Most firm valuation models start with the after-tax operating income as a measure of the operating income on a firm and reduce it by the reinvestment rate to arrive at the free cash flow to the firm. Implicitly, we assume that the operating expenses do not include any financing expenses (such as interest expense on debt). While this assumption, for the most part, is true, there is a significant exception. When a firm leases an asset, the accounting treatment of the expense depends upon whether it is categorized as an operating or a capital lease. Operating lease expenses are treated as part of the operating expenses, but we will argue that they really represent financing expenses. Consequently, the operating income, capital, profitability and cash flow measures for firms with operating leases have to be adjusted when operating lease expenses get categorized as financing expenses. This can have significant effects not just on valuation model inputs, but also on some multiples such as Value/EBITDA ratios that are widely used in valuation.
The operating income is a key input into every firm valuation model, and it is often obtained from an accounting income statement. In using this measure of earnings, we implicitly assume that operating expenses include only those expenses designed to create revenue in the current period, and that they do not include any financing expenses. For the most part, accounting statements separate out financing expenses such as interest expense and show them after operating income. There is one significant exception to this rule, and that is created by the accounting treatment of operating lease expenses, which are categorized as operating expenses to arrive at operating income. We will make the argument in this paper that these expenses are really financing expenses, and that ignoring this misclassification can create significant problems in measuring and comparing profitability. We also suggest two ways in which we can recategorize operating lease expenses as financing expenses. The Accounting Treatment of Leases Firms often have a choice between buying assets and leasing them. When, in fact, assets are leased, the treatment of the lease expenses can vary depending upon how leases are categorized and this can have a significant effect on measures of operating income and book value of capital. In this part of the paper, we will begin by looking at the accounting treatment of leases and how it affects operating earnings, capital and profitability. Operating versus Financial Leases: Basis for Categorization An operating or service lease is usually signed for a period much shorter than the actual life of the asset, and the present value of lease payments are generally much lower than the actual price of the asset. At the end of the life of the lease, the equipment reverts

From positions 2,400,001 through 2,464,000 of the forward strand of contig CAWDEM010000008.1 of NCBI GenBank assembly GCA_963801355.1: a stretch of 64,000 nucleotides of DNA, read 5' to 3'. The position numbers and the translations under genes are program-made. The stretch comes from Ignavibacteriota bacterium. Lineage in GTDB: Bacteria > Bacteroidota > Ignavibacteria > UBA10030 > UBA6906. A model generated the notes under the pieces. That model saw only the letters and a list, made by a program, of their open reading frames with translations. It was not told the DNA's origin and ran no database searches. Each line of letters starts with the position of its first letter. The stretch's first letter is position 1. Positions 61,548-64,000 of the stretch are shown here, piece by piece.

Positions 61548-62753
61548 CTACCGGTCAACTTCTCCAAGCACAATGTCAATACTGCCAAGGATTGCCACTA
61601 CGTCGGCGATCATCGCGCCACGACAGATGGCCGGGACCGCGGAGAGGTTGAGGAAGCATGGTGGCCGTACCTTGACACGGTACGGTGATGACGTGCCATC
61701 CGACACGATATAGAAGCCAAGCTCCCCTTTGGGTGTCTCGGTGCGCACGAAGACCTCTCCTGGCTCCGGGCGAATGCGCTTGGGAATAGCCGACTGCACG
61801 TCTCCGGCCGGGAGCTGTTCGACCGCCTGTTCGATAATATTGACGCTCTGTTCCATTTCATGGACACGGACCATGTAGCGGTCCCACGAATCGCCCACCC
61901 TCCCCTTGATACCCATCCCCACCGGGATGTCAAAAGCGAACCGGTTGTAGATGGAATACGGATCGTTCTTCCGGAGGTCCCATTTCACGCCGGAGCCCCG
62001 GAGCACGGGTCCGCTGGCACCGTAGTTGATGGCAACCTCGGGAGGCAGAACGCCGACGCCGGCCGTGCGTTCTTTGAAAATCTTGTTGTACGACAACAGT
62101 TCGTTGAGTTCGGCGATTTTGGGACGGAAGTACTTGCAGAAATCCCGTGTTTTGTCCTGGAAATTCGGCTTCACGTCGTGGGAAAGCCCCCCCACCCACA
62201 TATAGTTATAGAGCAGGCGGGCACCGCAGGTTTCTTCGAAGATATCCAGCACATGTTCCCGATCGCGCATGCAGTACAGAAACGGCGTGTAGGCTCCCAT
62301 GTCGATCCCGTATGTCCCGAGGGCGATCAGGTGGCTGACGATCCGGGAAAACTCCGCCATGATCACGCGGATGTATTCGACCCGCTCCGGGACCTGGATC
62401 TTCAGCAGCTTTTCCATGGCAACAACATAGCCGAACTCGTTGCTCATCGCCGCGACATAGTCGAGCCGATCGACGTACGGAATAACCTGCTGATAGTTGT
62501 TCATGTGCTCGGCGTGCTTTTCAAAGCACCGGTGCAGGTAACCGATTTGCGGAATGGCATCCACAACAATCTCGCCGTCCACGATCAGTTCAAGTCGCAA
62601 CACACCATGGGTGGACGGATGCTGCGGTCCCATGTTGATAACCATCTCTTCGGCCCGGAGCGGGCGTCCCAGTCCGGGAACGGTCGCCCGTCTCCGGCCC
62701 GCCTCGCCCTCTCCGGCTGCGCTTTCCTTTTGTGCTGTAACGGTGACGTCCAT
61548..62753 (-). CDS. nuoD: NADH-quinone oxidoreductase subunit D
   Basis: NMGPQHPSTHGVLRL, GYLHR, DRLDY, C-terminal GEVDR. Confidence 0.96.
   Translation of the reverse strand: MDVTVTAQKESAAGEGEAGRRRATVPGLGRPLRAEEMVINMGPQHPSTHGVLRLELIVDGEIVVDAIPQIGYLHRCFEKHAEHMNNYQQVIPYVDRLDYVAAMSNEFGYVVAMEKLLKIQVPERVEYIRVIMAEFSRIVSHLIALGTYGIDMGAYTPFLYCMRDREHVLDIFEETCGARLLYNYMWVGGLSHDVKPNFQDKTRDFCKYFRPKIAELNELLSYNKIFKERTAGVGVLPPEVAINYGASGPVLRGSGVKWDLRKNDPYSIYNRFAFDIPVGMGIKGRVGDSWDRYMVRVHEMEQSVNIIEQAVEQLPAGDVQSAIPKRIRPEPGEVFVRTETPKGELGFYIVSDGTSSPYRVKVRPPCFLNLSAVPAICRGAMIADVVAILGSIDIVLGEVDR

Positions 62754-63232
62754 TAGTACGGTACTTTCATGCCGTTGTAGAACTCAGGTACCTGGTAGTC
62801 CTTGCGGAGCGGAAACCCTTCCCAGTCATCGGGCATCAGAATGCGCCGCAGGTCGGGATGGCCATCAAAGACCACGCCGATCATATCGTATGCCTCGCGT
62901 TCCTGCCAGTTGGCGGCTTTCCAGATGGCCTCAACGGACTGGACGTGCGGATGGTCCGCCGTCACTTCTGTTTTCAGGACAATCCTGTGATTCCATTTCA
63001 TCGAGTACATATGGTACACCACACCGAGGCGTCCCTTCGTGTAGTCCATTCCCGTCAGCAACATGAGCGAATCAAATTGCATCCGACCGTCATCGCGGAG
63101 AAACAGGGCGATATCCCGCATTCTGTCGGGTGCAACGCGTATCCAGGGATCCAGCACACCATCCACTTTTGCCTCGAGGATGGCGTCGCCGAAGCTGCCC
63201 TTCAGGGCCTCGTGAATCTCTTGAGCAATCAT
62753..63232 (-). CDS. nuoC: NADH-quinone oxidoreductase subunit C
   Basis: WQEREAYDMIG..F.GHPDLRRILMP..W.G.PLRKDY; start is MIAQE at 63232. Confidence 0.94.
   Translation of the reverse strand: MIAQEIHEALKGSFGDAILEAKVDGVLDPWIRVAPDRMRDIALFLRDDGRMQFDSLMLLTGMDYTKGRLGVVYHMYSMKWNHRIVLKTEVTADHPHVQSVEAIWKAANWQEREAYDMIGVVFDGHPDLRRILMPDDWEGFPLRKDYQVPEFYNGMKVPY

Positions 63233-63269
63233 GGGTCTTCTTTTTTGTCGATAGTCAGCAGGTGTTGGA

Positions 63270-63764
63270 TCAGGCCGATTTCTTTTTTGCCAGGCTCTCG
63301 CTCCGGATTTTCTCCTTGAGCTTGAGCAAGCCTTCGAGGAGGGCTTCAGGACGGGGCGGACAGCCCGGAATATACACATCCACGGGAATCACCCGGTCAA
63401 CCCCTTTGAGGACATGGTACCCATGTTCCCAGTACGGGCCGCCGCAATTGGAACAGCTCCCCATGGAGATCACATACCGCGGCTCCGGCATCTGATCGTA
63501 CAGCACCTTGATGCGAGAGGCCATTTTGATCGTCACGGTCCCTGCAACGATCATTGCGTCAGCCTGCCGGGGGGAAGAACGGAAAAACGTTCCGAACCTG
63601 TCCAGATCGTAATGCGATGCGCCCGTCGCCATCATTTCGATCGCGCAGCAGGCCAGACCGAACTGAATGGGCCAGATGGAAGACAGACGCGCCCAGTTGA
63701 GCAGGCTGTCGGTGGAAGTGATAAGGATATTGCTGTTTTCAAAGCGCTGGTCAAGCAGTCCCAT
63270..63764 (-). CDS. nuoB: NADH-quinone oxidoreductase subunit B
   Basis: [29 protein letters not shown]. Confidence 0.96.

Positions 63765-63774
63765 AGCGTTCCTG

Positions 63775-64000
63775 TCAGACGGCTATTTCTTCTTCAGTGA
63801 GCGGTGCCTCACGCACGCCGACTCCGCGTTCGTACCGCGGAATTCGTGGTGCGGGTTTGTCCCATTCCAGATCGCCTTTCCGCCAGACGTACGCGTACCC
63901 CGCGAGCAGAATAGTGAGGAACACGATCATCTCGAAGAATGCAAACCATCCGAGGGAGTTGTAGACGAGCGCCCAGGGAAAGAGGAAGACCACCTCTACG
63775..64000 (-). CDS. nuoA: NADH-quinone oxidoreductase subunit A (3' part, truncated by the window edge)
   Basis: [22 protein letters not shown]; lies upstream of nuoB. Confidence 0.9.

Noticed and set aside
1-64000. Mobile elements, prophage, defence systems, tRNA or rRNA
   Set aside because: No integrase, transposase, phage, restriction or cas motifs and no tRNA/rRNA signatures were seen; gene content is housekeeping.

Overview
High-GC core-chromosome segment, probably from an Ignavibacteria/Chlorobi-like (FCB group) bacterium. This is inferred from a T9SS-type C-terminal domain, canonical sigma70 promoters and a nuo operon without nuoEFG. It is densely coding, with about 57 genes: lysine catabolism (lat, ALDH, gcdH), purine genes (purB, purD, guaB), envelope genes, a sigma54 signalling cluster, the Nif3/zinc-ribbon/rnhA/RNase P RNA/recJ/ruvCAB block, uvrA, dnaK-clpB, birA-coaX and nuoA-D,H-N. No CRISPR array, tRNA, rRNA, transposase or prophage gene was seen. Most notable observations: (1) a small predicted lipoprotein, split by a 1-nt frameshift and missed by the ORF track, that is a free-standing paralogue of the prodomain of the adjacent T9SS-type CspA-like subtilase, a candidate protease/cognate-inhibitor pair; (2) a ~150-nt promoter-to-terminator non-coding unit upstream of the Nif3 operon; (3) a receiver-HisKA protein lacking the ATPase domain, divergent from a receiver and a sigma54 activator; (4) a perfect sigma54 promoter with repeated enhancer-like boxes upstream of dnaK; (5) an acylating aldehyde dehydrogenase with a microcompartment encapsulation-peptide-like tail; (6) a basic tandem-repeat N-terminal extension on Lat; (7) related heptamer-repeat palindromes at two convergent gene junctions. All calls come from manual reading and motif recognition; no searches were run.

back to the lessor, who will either offer to sell it to the lessee or lease it to somebody else. The lessee usually has the option to cancel the lease and return equipment to the lessor. Thus, the ownership of the asset in an operating lease clearly resides with the lessor, with the lessee bearing little or no risk if the asset becomes obsolete. An example of operating leases would be the store spaces that are leased out by specialty retailing firms like the Gap. A financial or capital lease generally lasts for the life of the asset, with the present value of lease payments covering the price of the asset. A financial lease generally cannot be canceled, and the lease can be renewed at the end of its life at a reduced rate or the asset acquired at a favorable price. In many cases, the lessor is not obligated to pay insurance and taxes on the asset, leaving these obligations up to the lessee; the lessee consequently reduces the lease payments, leading to what are...